Army forced their way to unblock the road. People resisted and all hell broke loose as the trigger-happy forces resorted to unprovoked firing. Bullets rained. The intent was to kill as many as they could. Like a hunter hunting down a dense flock of frightened pigeons. In the mayhem people ran helter and skelter . People fell down one after  other. Blood spilled all over the dull and grey road. Under the mute apple trees too.

Grief overburdened the small lap of Hiagam, which was handed over five dead bodies. More than twenty people received severe bullet wounds. Two bubbling youths namely  Safdar Ahmad( Bulgam) and Manzoor Ahmad(Amberpora) came back dead. Hiagam scripted down another tragic page of our collective bruised history by making it to the list of female martyrs. Bilqees Maqbool (Hiagam), a would-be bride came back lifeless. Fate replaced her baraat with a painful funeral. Ateeqa Begum , a caring mother, in her 40’s also came back dead. “Her hands bore thick flour layer as she was preparing bread for the family before she rushed to join the march”, as another young man who lives close to hers  etches his memory lanes and proudly calls her aunty.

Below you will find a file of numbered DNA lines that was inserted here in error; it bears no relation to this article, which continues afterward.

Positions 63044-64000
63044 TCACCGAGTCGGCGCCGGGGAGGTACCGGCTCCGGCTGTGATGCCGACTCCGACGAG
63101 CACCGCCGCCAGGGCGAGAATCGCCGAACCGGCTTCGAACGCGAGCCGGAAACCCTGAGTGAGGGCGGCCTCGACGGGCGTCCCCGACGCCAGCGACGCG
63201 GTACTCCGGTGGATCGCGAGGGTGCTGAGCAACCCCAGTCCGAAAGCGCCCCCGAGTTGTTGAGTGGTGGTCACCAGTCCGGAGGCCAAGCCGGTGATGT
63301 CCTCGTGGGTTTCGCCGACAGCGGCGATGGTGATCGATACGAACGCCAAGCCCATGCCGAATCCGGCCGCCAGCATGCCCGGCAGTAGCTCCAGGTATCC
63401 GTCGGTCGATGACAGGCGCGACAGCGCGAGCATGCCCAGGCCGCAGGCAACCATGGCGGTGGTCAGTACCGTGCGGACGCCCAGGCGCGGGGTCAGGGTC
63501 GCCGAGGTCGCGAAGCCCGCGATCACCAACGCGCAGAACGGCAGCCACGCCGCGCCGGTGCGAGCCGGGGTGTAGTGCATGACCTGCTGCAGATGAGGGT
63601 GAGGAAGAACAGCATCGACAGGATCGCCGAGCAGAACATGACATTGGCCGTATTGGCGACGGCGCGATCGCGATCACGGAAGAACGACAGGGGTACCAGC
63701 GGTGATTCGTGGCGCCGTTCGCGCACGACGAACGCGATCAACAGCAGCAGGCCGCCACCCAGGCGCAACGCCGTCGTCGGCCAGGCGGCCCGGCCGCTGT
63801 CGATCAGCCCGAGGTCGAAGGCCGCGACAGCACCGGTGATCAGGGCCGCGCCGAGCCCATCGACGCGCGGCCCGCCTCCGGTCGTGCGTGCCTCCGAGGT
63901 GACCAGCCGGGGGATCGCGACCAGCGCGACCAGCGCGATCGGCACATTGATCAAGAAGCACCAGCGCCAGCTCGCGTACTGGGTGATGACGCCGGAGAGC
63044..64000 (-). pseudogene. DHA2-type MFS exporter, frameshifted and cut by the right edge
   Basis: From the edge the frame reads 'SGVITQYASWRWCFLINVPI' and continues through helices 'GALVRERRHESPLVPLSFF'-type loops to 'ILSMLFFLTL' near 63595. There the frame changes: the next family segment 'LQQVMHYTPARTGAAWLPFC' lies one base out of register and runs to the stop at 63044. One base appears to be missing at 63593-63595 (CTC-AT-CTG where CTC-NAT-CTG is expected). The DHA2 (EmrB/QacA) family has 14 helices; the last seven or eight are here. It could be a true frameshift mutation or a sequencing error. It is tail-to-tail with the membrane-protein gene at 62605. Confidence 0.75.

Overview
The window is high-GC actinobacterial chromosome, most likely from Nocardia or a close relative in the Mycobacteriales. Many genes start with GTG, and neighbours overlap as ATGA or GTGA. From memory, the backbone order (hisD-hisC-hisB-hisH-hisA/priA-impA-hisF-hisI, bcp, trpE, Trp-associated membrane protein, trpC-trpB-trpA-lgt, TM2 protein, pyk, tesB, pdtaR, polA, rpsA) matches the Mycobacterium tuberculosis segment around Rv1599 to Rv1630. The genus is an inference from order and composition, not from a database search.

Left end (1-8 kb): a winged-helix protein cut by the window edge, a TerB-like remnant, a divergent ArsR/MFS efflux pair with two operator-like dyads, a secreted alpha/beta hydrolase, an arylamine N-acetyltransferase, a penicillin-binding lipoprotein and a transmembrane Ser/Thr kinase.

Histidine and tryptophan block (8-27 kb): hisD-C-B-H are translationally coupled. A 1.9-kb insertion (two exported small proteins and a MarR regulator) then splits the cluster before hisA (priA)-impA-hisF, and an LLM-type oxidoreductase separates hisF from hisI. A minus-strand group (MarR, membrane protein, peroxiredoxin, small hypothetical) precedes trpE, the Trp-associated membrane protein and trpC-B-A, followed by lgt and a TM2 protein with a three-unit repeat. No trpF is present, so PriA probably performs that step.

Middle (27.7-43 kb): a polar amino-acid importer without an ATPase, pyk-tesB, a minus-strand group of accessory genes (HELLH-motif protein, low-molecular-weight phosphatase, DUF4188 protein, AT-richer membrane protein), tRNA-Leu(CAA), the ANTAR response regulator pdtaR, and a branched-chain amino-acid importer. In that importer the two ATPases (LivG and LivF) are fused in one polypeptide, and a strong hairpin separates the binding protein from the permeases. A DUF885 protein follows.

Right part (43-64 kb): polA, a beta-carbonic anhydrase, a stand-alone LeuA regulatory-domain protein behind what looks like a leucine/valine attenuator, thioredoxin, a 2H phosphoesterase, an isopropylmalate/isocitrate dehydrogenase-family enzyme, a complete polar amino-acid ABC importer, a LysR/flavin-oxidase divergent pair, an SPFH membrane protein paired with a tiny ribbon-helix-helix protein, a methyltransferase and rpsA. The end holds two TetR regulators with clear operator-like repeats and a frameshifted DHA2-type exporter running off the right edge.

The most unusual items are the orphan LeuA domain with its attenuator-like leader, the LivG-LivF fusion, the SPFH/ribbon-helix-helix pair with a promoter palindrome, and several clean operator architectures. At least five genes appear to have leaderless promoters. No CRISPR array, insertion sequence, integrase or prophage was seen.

Justice has it’s own interpretation in a colonized state like Kashmir. The demand for getting a dead body was fulfilled by handing over a pile of them and scores of injuried. For the perpetrators they might well be just  numbers. A few insignificant numbers added to an unending list of killings. But for us, Jaleel, Safdar,Manzoor,Bilqees and Ateeqa are the ever illuminating stars in the galaxy of our martyrs, who scarified themselves to rule for ever. Forever.

May peace and blessings shower upon all of you.

Muhammad Muzaffar is a Sopore(J&K) based freelancer. He is a Computer Science post Graduate from Kashmir University and can be reached @ bhatmuzaffar272@Gmail.com

One Comment

  1. Can you understand now why the younger generation of Kashmiris resort to stone-pelting against Indian soldiers ? The peaceful demonstrations of protest by their earlier generation were suppressed by the Indian army through ruthless killings. When even such non-violent protests are met by violent means by the Indian military, what else can the Kashmiris have to protect themselves with, and protest with, except stones – against guns – in a situation which had never been a level playing field at that ?